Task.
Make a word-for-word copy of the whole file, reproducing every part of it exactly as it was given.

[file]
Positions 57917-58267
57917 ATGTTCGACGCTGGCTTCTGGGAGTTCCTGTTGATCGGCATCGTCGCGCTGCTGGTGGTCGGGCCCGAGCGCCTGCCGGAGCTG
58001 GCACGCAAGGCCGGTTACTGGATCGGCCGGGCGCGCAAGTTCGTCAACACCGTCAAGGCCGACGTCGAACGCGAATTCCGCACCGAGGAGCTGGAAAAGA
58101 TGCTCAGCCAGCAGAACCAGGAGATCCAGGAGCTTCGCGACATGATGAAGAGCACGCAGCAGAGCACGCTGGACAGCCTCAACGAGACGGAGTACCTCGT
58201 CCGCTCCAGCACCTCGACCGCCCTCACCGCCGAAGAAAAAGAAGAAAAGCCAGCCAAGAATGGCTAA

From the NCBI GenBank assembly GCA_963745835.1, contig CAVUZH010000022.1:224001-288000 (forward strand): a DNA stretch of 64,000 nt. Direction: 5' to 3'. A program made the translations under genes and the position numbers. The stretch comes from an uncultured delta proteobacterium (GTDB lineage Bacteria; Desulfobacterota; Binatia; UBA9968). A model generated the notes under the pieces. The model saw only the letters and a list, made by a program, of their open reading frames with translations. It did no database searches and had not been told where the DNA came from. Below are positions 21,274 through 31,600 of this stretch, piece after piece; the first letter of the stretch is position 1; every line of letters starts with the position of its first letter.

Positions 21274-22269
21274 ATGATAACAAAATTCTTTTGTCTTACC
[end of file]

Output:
Positions 57917-58267
57917 ATGTTCGACGCTGGCTTCTGGGAGTTCCTGTTGATCGGCATCGTCGCGCTGCTGGTGGTCGGGCCCGAGCGCCTGCCGGAGCTG
58001 GCACGCAAGGCCGGTTACTGGATCGGCCGGGCGCGCAAGTTCGTCAACACCGTCAAGGCCGACGTCGAACGCGAATTCCGCACCGAGGAGCTGGAAAAGA
58101 TGCTCAGCCAGCAGAACCAGGAGATCCAGGAGCTTCGCGACATGATGAAGAGCACGCAGCAGAGCACGCTGGACAGCCTCAACGAGACGGAGTACCTCGT
58201 CCGCTCCAGCACCTCGACCGCCCTCACCGCCGAAGAAAAAGAAGAAAAGCCAGCCAAGAATGGCTAA

From the NCBI GenBank assembly GCA_963745835.1, contig CAVUZH010000022.1:224001-288000 (forward strand): a DNA stretch of 64,000 nt. Direction: 5' to 3'. A program made the translations under genes and the position numbers. The stretch comes from an uncultured delta proteobacterium (GTDB lineage Bacteria; Desulfobacterota; Binatia; UBA9968). A model generated the notes under the pieces. The model saw only the letters and a list, made by a program, of their open reading frames with translations. It did no database searches and had not been told where the DNA came from. Below are positions 21,274 through 31,600 of this stretch, piece after piece; the first letter of the stretch is position 1; every line of letters starts with the position of its first letter.

Positions 21274-22269
21274 ATGATAACAAAATTCTTTTGTCTTACC